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Today Is The International Transgender Day of Visibility, And Here’s Why It Matters

Matters a lot.

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March 31st 2015 marks the sixth International Transgender Day of Visibility. The goal of the day is to celebrate life and transgender accomplishments while raising awareness of the discrimination that faces trans people on a daily basis. So if you know someone who is trans, tell them today that you support them, and that they matter. In person, on the Facebook, the Twitter, or the Tumblr, it doesn’t matter; do it!

Rachel Crandall started the Day of Visibility in Michigan back in 2009 in reaction to the often-negative portrayal of transgender people, which is sometimes perpetuated by the trans community. The other annual event that people relate to transgender culture is the Day of Remembrance, where respect is shown for transgender people killed in the previous year. While this is absolutely vital, we needed something else, something that celebrates life and transgender cultural achievements, and that’s the Day of Visibility.

So put down your cloaks of invisibility, pry Worf off the Defiant, and stay off Wonder Woman’s jet because today is a day to be seen and heard. When possible, it’s not a day to out anyone, which is the same as every other day. It’s also not a day to endanger yourself by coming out before you are ready. Yet do what you can to be heard, because transgender culture gets our own positive day. March 31st is Transgender Christmas!

So here’s the thing: what am I positive about? For someone suffers from depression, that can be a tough question. Slip on the big girl pants, because it’s time to get grateful for the last year.

I love the fact that transgender topics are now discussed, dissected, argued over. Cisgender society actually sees us; they may not agree or approve en masse yet, but they acknowledge we exist, and that’s important. A big reason for that is our spokesmen and spokeswomen; people like Laverne Cox, Tiq Milan, Janet Mock, Jay Kelly and so on. I may not always agree with them, but we need people out there telling our stories, and I’m so happy they are doing it.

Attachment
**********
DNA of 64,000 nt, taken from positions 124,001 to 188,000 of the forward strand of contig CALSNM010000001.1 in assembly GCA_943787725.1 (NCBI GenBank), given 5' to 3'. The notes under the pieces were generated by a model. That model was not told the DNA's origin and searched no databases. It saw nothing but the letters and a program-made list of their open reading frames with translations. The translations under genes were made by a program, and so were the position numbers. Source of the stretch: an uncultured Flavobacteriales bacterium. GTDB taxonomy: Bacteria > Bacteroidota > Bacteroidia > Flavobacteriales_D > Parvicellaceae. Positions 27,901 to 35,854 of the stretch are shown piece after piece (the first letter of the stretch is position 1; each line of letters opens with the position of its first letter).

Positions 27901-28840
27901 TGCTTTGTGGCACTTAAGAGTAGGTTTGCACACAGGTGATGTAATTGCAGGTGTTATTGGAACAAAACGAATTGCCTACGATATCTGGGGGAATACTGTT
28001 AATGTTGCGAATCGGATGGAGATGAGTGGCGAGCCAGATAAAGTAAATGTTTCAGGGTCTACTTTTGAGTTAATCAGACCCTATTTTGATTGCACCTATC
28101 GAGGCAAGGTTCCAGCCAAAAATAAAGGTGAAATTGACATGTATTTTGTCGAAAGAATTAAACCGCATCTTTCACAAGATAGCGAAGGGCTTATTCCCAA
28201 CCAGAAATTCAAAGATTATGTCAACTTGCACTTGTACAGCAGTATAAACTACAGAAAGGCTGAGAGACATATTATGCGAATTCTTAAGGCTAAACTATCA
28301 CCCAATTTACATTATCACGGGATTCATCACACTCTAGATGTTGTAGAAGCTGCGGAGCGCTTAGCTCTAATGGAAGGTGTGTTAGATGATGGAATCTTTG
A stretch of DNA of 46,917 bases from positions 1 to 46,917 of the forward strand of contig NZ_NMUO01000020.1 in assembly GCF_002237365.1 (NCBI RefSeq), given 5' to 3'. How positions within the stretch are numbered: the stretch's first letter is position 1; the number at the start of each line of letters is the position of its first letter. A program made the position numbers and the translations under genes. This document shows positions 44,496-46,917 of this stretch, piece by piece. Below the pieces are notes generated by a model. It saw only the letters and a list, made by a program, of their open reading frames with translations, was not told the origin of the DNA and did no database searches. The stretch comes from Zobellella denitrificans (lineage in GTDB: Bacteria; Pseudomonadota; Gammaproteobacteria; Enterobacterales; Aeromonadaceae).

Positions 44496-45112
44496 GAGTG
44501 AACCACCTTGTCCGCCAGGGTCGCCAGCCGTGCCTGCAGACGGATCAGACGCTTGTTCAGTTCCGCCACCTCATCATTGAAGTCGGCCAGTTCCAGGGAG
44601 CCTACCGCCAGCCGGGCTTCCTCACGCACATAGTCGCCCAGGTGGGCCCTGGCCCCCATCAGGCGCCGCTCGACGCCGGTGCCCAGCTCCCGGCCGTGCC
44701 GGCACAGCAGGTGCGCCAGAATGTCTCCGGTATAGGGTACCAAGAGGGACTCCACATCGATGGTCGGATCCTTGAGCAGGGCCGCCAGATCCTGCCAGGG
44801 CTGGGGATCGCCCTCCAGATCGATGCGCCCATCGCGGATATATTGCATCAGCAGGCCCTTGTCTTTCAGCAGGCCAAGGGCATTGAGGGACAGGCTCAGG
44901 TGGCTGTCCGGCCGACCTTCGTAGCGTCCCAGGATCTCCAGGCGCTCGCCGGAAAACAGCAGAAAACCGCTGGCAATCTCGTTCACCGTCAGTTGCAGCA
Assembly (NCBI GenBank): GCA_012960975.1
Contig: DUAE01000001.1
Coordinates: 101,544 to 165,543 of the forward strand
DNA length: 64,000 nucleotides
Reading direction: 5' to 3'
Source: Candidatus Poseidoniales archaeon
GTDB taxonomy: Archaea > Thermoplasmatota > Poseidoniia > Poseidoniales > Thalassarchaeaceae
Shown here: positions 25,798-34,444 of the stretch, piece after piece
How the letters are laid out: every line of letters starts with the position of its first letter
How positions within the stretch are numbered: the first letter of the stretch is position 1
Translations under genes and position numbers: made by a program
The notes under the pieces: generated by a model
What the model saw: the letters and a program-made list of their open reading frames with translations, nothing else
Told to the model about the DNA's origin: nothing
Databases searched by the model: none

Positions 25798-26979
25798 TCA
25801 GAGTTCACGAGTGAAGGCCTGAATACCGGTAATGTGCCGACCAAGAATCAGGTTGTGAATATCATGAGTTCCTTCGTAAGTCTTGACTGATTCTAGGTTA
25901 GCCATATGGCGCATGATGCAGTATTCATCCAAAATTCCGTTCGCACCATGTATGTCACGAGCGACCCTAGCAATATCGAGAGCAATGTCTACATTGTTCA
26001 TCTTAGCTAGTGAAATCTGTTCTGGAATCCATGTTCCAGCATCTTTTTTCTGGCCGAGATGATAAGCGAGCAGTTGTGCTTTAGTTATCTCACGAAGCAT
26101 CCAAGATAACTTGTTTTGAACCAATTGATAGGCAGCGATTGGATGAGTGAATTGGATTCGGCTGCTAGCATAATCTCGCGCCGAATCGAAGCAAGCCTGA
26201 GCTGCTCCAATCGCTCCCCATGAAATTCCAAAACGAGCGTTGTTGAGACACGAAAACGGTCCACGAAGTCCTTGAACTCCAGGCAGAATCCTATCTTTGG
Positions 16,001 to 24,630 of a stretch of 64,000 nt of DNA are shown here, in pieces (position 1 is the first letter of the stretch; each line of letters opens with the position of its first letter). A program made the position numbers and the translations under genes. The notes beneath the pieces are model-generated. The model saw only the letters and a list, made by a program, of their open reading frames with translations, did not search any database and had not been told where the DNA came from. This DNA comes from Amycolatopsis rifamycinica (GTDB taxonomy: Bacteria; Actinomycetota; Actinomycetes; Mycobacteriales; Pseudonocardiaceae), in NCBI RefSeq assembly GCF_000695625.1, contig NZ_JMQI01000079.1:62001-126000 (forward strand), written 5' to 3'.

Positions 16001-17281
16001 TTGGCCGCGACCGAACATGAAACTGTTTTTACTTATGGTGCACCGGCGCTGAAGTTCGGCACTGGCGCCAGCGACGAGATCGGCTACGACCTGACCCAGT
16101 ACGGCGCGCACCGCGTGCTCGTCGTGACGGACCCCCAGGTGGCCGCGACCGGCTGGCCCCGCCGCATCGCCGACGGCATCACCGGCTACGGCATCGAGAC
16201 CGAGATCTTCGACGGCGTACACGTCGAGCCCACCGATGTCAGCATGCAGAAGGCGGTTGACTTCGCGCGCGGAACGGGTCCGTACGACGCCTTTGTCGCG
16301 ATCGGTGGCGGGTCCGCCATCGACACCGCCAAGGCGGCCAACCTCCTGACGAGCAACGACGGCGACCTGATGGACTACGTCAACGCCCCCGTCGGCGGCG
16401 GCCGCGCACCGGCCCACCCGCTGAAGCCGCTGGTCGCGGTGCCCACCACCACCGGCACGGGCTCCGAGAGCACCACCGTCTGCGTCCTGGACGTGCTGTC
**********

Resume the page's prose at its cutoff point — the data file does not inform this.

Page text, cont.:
Accurate representation of transgender people is becoming mainstream. TV and movies can no longer cast cis actors in trans roles and not expect negative publicity and pushback. We’re seeing an explosion in TV shows dealing with trans topics that have trans people in them, and casting of trans actors is way up compared to two years ago. From “none” to “few” is still an improvement; remember, we’re looking for the upside, here, and dammit we’re going to find it. While mainstream representation has been making slow progress over many years, we’ve made a lot of gains in the last year.

We’ve gained ground politically, too, despite pushback from politicians that remind me of Bruce from Finding Nemo (they might be trying to be good but one sniff of blood and they lose control). I believe it’s a battle we’ll win in the end, though; it took years of gay rights being at the centre before progress was made, and now transgender rights are at the centre. As for me, in the last year I got married to my beautiful partner who supports me. I never knew relationships could be this good. I changed my name, too, and it gets respected more often than not; same with my pronouns. I submitted a piece I wrote on Joss Whedon to TMS, and a got an email from contributors editor Sam Maggs asking me to propose more frequent pieces.

Since then, I’ve written quite a few articles for TMS, and I’m so happy about it. I got a chance, and that mattered to me and I’m trying to take it. I’ve a couple of guest pieces coming out on Panels, too; I’ve sold a comic script, worked on a couple of pitches, and have the full outline of a four-volume comic series plotted. Instead of gaming in my spare time, I write. I try and fit in some gaming still, but it’s taken a huge hit, and I need more casual fare. Sorry, Elite: Dangerous; I just don’t have time to learn you.

Transgender people are normal. They can be happy, hold down jobs, and be successful. It’s really important we talk about that, and show everyone, trans or not, that a good life can exist post-transition. Trans people are just people. Okay, we have superpowers and cisgender people don’t, but shhh – that’s a secret.

If you know someone that’s trans, if you know anything of trans culture, if you are part of the trans* or queer spectrum – tell us in the comments what you are grateful for in the last year.

Marcy (@marcyjcook) is an immigrant trans woman and writer. This includes Transcanuck.com, a website dedicated to informing and helping trans Canadians. She also has a nerd job, too many cats, is a part time volunteer sex educator and has an ongoing sordid love affair with Lego. Those last two are not related… probably.

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